Christmas is approaching and there are some great books available for sports lovers.
Publications about cricket and football always make ideal stocking-fillers and the Derbyshire Times has copies of three sporting books to give away which are guaranteed to cause eyes to light up on Christmas Day.
Britain’s Lost Cricket Grounds, written by Chris Arnott, is a lavishly-illustrated hymn to those hallowed fields that will never see another ball bowled.
And one of the featured grounds that no longer exists is at Edale in the Hope Valley.
It was sited at what is now Cooper’s Campsite, near the Nags Head pub, and was famous for its slope.
The Edale cricket ground is one of 40 featured in the book, and there is an evocative photograph of play resuming at the end of the Second World War in addition to a team picture from 1905.
Other grounds featured include Bramall Lane and Wentworth Woodhouse, near Rotherham.
Published by Aurum Press, Britain’s Lost Cricket Grounds, costs £25 and we have two copies to give away.
Meanwhile, every football lover would be delighted to unwrap a copy of Those Were The Games on Yuletide morn.
The 210-page book takes a nostalgic look at great matches from the last century and features a host of photographs and includes reports published at the time in the Daily Mirror.
Games featured include the first FA Cup final at Wembley in 1923 between Bolton and West Ham, Newcastle United’s 13-0 thrashing of Newport County in 1946 when Len Shackleton scored five goals, England’s World Cup triumph in 1966 and Manchester United’s comeback against Bayern Munich which won them the European Cup in 1999.
It is captivating stuff.
Released by Hayes publishing, Those Were The Games costs £18.99 and the DT has six copies for readers to win.
Finally, from the Wisden stable comes a real gem of a book called A New Fan’s Guide to Cricket, which was given a score of 9.75 out of ten by the Association of Cricket Statistics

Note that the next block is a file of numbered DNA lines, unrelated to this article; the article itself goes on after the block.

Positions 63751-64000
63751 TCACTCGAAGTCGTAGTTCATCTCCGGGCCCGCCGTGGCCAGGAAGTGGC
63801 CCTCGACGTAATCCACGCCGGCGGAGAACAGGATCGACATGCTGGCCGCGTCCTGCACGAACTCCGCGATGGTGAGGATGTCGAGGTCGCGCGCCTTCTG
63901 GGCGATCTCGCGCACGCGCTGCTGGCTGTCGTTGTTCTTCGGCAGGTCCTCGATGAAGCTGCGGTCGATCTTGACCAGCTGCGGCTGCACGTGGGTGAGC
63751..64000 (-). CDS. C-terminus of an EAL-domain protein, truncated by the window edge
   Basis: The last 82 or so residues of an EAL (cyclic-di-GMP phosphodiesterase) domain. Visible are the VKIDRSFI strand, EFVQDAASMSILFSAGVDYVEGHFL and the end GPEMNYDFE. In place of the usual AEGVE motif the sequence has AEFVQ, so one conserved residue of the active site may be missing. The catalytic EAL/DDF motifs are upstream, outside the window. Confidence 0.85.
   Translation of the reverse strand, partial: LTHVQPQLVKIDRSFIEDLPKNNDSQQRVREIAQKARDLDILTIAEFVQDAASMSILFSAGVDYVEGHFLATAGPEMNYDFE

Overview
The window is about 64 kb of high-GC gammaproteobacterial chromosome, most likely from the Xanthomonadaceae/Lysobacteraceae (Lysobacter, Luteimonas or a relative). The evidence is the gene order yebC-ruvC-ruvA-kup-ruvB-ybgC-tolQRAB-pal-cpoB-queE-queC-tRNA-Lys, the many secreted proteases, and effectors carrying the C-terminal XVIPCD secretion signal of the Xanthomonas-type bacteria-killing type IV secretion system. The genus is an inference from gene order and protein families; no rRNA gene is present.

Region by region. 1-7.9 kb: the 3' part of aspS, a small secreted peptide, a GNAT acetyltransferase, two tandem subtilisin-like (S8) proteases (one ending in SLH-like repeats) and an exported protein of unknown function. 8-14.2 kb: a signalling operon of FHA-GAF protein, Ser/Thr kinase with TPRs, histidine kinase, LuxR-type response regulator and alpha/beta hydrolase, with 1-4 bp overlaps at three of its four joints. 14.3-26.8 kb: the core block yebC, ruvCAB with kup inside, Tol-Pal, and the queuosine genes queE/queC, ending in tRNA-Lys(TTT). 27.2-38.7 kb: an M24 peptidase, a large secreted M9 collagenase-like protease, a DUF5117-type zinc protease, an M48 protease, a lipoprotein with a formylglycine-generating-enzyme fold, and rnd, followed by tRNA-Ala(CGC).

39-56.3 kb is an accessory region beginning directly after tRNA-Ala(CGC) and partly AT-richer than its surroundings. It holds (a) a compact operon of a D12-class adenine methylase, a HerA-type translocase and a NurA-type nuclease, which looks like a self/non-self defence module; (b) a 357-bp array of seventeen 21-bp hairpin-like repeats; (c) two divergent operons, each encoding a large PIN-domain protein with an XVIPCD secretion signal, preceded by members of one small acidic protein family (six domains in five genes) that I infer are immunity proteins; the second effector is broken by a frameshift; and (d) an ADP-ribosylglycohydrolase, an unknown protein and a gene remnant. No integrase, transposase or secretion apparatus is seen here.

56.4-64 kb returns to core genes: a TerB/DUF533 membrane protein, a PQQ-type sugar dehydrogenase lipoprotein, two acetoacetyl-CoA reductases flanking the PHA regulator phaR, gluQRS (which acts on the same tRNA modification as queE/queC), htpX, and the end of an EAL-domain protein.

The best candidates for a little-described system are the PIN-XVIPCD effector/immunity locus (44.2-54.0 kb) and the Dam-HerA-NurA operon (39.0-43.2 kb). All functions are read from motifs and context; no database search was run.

Aimed primarily at youngsters, the softback book makes fascinating reading for cricket lovers of all ages.
It explains how the game works, gives a quick guide to the sport’s language and history, provides stories of the stars from Bradman to Broad and identifies, among many other things, the 15 most common umpiring signals.
Written by Tim De Lisle and Lawrence Booth, it costs £9.99 and we have five copies up for grabs.
If you would like your name to be in the hat for a copy of Britain’s Lost Cricket Grounds, answer the following question: Which Hope Valley village is featured in the book?
To be in the running for Those Were The Games, answer the following question: How many goals did Len Shackleton score in Newcastle’s 13-0 victory over Newport County?
And if you wish to be in the draw for A New Fan’s Guide to Cricket, answer the following question: What number of most common umpiring signals does the book identify?
Send your answers, together with your name and address, to: Book Competition (stating which book you prefer), Sports Desk, Derbyshire Times, Station Road, Chesterfield, S41 7XD.
Entries should arrive no later than Thursday, November 3.
Usual competition rules apply and are available on request.